Today, meditation has taken on many faces as a practice, some involving behavioral health, as a mode of reducing stress and chronic pain, lessening anxiety, and promoting general mindfulness—simply put, the practice of keeping your head where your feet are. Meditation took its place in recovery first in the form of the 11th Step of Alcoholics Anonymous (AA), “Sought through prayer and meditation to improve our conscious contact with God, as we understood him…” Notice the 11th Step does not say “sought to improve prayer and meditation.”  It uses prayer and meditation as a means of conscious contact—of union with something more, of connection. This relationship with God is perhaps like how cowboys and cowgirls Two-Step.

I once asked a sponsee that I worked with in AA to describe to a group of newcomers how he meditated in a way that worked for him. He described it this way:  “I play the drums because that’s what I do.”  I nodded. “Oh yeah,” I said, “say more.”  “Well,” he replied, “I start to play and as I play I go deeper and deeper and higher and higher, I go into a deep concentration. Then comes a heightened sense of awareness and then my world expands, a sense of expansiveness sets in.”  And then he said something really profound that I frankly didn’t expect. “And then I get lost. And, when I get lost in the rhythm, I am found.”  There was silence in the room.

In order for us to heal from a life of addiction, we’ve got to connect in new ways with the world and people around us and we are going to have to “be” different. Addiction is a disease of disconnection. Show me someone who is truly disconnected from this world, and I’ll show you someone who is very sick. At the root of healing is connection to something greater than ourselves. We’ve got to reach higher. And, when we connect in a way that has depth and weight around the common problem or the common solution, we heal.  Sometimes that is indeed with each other and sometimes that is with ourselves, our consciousness, or with something else—something even deeper than us. We become one tenant in the larger system of being. The more we do that in recovery, the more we heal. Having a daily practice of meditation and communion with self and with more is a centerpiece in recreating our lives. We don’t question the need for good nutrition, recreation and fun, socializing with others, and physical exercise as part of good living. Well, we must equally tend to the soul or the spirit as we must tend to the body if we are to get well. And what we have learned from meditation is that tending to the soul is tending to the body and vice versa—they are one system, bodily and mental in nature.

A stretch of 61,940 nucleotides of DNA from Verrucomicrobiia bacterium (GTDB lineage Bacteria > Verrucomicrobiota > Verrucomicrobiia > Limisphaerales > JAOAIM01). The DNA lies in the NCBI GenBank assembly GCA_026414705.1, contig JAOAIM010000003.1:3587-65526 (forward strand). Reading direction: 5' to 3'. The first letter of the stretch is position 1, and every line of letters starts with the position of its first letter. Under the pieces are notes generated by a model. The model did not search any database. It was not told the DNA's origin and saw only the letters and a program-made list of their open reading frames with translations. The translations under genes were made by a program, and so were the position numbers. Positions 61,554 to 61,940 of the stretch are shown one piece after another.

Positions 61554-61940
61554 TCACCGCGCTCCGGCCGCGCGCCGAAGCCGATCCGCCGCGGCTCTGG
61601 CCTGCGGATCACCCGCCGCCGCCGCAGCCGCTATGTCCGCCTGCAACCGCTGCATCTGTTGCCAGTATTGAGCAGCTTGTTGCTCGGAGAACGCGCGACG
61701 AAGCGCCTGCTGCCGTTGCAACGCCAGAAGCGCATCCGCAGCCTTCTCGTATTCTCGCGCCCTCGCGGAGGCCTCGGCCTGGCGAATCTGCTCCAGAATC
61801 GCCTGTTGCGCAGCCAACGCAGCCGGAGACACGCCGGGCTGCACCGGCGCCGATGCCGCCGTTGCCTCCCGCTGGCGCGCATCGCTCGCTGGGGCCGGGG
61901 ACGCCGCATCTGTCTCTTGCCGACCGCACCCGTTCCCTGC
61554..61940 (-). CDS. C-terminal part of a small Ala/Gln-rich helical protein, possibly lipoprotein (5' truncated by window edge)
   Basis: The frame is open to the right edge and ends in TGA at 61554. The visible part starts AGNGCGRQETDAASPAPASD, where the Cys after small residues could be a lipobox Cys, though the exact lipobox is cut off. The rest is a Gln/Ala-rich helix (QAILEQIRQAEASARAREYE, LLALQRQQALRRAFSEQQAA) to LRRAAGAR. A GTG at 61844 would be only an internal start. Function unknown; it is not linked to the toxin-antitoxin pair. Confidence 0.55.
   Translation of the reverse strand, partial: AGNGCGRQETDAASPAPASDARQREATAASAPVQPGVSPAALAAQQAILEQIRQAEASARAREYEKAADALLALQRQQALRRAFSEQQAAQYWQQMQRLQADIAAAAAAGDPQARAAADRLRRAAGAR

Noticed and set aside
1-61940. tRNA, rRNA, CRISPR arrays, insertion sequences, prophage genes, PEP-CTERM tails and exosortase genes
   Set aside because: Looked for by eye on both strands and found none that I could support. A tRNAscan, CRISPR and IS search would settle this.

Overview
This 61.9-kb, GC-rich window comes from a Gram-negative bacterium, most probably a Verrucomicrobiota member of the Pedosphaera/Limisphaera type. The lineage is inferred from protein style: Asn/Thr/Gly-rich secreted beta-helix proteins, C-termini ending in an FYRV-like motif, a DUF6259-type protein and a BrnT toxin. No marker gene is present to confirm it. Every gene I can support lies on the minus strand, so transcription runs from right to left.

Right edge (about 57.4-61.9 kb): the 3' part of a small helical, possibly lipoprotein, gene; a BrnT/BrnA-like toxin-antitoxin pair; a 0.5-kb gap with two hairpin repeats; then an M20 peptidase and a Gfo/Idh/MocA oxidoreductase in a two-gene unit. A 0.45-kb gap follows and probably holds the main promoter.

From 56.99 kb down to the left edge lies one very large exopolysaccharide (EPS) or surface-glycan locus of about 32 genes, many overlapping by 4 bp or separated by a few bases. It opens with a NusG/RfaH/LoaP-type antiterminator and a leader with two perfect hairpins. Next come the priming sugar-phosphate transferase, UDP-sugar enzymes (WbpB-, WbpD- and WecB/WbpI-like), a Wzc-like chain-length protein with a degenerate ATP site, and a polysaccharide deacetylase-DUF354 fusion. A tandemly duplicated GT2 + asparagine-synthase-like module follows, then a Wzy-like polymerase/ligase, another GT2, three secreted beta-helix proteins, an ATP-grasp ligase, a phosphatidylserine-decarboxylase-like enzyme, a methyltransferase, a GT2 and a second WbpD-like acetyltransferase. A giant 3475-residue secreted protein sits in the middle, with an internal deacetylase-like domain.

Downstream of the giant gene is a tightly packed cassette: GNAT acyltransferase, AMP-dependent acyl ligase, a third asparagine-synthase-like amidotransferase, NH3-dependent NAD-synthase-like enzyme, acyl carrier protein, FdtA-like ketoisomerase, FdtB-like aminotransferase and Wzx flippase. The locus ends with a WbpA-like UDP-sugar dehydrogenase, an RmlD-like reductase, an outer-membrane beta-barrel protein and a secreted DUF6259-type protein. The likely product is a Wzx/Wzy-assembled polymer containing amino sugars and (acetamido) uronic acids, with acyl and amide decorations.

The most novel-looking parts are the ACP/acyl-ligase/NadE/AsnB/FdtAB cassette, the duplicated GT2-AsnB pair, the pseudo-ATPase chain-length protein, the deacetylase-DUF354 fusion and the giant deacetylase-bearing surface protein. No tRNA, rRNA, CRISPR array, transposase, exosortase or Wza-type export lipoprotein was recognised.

In my 20s I started to run every day for exercise, over time I saw how total body motion—like no other exercise—had a way of re-scultpting the shape of my body. Similarly, meditation reshapes one’s spiritual form. Over time, slowly but surely it has a way of recasting our soul sense. It readjusts our spiritual baseline, puts everything in greater perspective, and our “beingness” envelopes us and radiates outward—just like the Two-Step enveloped those cowboys and cowgirls, meditation envelopes our sense of “beingness” and it radiates outward.